Mad Men: Season Three – DVD Review



Mad Men is a critically acclaimed, multiple award winning drama about an Advertising Firm in the 60’s. So, why am I not impressed?

In season three of this show the chauvinism, sexism and racism still runs rampant. A woman marries a doctor who rapes her, the gay character gets fired and a whole lot more cheating happens. I figure it’s either supposed to be saying, “hey look how crazy things were back then and see how far we’ve come,” or “See, things really haven’t changed that much after all, have they?” Or perhaps it’s saying both. Either way I really don’t care.

I didn’t really like many of the characters and more often then not there was very little going on to draw me into the drama of the characters. But that’s not to say it’s all bad.

The most hilarious and gory moment of the series happens in “Guy Walks into an Advertising Agency” when a riding lawnmower shreds a guys foot and sprays half the cast with blood. I was also very intrigued by Don Draper’s story. The idea of a man pretending to be someone else to have a better life is an interesting one and to watch the life he’s built as that man fall apart around him as his secret is discovered was definitely good television. If only the rest of the show could have been half as compelling as that.

However, the best part of the show was the season finale. It was strong enough to make me curious about where they’re going to go with season 4, which for a guy who could care less about the show up till then is pretty impressive.

It’s certainly one of the best made shows on TV right now. The acting is solid across the board, the costumes and sets are fantastic and the cinematography is top notch. With such a high production value I almost fine it kind of frustrating that I don’t like the show half as much as most people. But what are you going to do?

Episodes:

Disc 1:

Out Of Town 8-16-2009
Love Among The Ruins 8-23-2009
My Old Kentucky Home 8-30-2009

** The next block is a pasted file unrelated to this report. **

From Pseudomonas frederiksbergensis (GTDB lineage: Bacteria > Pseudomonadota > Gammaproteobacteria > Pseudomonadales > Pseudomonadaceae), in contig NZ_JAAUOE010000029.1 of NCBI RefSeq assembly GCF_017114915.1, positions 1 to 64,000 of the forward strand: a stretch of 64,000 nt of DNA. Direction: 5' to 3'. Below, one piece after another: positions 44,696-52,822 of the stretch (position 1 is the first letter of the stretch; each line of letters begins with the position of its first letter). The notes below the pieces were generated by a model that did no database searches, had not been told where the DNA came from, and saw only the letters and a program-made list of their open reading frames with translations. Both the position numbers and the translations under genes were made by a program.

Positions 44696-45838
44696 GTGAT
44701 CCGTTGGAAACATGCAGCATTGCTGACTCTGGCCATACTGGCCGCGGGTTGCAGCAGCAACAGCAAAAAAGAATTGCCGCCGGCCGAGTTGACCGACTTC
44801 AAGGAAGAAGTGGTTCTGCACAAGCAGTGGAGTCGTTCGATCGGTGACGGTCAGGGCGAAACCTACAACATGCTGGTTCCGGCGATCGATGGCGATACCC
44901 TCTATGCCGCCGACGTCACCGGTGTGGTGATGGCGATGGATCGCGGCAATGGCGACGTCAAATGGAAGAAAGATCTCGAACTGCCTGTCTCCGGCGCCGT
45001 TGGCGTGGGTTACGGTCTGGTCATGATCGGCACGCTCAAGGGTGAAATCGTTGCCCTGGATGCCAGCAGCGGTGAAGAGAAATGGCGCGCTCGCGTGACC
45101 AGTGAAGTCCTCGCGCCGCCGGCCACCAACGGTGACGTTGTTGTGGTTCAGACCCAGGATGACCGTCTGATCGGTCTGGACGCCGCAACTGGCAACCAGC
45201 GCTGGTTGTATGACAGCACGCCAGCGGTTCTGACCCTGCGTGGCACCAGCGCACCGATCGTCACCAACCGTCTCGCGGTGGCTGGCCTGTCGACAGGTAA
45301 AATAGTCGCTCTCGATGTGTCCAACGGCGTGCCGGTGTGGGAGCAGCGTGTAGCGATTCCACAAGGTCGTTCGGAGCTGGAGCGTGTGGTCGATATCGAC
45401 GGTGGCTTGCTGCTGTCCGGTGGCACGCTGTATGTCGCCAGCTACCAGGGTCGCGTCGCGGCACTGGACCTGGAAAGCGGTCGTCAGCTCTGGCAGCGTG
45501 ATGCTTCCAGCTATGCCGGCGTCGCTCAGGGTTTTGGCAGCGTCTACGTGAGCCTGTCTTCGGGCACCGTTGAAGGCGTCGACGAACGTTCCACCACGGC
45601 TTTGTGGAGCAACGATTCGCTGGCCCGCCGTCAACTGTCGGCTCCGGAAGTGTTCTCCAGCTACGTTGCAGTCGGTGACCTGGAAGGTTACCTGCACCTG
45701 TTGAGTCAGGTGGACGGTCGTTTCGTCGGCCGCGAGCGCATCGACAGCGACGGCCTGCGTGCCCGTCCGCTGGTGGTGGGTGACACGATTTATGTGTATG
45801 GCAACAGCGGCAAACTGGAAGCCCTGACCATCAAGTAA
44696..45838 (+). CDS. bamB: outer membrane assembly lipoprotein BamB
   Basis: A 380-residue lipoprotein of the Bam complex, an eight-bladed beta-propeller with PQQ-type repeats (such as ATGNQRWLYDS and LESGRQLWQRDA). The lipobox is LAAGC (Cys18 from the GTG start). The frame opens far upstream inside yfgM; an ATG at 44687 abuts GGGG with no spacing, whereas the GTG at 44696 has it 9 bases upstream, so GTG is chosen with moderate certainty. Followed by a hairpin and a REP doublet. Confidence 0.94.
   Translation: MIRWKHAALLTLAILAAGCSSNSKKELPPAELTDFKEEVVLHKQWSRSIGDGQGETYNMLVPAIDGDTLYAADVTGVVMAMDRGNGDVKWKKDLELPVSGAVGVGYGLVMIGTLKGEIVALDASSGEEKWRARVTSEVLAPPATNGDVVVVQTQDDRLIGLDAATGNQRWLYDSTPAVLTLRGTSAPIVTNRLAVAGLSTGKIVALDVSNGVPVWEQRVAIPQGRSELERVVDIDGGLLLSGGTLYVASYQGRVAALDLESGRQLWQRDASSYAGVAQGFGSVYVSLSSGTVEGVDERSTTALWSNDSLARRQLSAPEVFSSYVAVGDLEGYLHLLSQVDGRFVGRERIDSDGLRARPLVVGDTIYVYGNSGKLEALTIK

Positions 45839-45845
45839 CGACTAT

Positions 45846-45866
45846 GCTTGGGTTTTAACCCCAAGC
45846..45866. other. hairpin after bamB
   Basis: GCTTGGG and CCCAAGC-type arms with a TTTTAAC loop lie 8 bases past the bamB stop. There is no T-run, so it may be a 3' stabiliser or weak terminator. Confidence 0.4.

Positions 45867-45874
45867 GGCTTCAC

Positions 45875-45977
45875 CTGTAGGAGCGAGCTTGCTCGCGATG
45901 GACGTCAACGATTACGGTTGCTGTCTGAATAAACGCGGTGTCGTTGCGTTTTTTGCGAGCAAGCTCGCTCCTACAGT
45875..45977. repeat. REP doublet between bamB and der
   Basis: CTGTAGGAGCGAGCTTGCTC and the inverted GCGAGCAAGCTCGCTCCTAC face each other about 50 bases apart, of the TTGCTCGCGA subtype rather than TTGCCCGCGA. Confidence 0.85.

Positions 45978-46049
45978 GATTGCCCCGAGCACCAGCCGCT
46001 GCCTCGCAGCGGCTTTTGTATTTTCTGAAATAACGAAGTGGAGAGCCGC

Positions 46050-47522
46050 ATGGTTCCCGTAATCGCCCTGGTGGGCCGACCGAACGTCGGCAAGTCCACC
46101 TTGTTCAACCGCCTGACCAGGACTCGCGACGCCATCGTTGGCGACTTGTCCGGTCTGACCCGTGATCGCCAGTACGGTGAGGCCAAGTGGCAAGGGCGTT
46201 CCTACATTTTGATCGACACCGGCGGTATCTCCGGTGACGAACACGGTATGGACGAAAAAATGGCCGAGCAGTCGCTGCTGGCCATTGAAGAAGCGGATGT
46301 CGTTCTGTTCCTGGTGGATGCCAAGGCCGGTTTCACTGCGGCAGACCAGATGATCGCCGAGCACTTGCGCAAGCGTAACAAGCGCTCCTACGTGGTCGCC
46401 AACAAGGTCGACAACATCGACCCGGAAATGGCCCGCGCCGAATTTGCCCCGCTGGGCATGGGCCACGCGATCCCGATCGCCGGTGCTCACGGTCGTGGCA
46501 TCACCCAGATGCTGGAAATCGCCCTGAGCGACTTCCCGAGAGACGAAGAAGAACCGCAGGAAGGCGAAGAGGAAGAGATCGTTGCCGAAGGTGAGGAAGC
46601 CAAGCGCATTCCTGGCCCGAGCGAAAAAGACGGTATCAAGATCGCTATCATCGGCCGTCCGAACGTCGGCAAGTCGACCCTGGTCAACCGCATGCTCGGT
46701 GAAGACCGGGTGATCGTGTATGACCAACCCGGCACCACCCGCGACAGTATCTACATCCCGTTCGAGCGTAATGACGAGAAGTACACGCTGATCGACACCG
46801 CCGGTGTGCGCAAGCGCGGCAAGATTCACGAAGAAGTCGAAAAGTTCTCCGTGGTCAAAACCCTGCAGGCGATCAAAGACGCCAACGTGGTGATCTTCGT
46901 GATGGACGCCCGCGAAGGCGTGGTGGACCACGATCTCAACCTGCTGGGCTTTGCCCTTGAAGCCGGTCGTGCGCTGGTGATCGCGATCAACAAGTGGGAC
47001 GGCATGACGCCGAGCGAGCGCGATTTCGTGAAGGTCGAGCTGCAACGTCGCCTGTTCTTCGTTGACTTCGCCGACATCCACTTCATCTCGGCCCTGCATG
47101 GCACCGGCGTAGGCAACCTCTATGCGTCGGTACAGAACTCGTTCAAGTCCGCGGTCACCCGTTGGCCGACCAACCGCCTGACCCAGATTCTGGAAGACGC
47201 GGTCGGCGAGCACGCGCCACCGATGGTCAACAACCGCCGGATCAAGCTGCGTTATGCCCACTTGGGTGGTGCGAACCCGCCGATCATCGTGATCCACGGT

Disc 2:

The Arrangements 9-6-2009
The Fog 9-13-2009
Guy Walks Into An Advertising Agency 9-20-2009

Disc 3:

Seven Twenty Three 9-27-2009
Souvenir 10-4-2009
Wee Small Hours 10-11-2009

Disc 4:

The Color Blue 10-18-2009
The Gypsy And The Hobo 10-25-2009
The Grown-Ups 11-1-2009
Shut The Door. Have A Seat 11-8-2009

The episodes are presented in widescreen 1:78.1. Sound is Dolby Digital 5.1 Surround Sound. If nothing else this is a very sharp show. The colors pop and the sound is fantastic. This is one of the best-produced shows I’ve seen in a while.

Commentaries: You get not one but two commentaries for each episode; one with behind the camera types and one with cast members. These are okay commentaries, pretty much just for hardcore fans of the show.

Medgar Evers: An Unsung Hero Parts, 1 & 2: (70 min.) Interviews with family members and others tell the story of this powerful man’s life. This documentary is really damn good. Better than any episode of Mad Men. Frankly, I think this should be released as its own film and not relegated to a special feature on a TV show.

Clearing The Air: The History of Cigarette Advertising, Parts 1 & 2: (45 min.) Cigarettes have, perhaps, the most fascinating history with advertising and this two-part documentary goes into all the nifty details.

We Shall Overcome: The March on Washington: (17 min.) This is Dr. Martin Luther King’s classic “I Have A Dream” Speech paired with photos from the March on Washington. This is speech is always amazing and inspiring.

Mad Men Illustrated: (14 min.) Interview with the artist who made some great Mad Men illustrations for the Internet. Her illustrations are pretty good.

It was really hard for me to get through the first two seasons of this show, but season 3 proved to be pretty good. I realize I’m probably in the minority in my blah attitude about this show, but it I couldn’t get into this show until the very end of this season. Mild recommendation. If anything rent it, I can’t see wanting to watch this over and over.


Lionsgate presents Mad Men: Season Three. Created by Matthew Weiner. Starring: Jon Hamm, Elisabeth Moss, Vincent Kartheiser, John Slattery and others. Running time: 611 minutes on 4 discs. Not Rated. Released on DVD: March 23, 2010. Available at Amazon.com.

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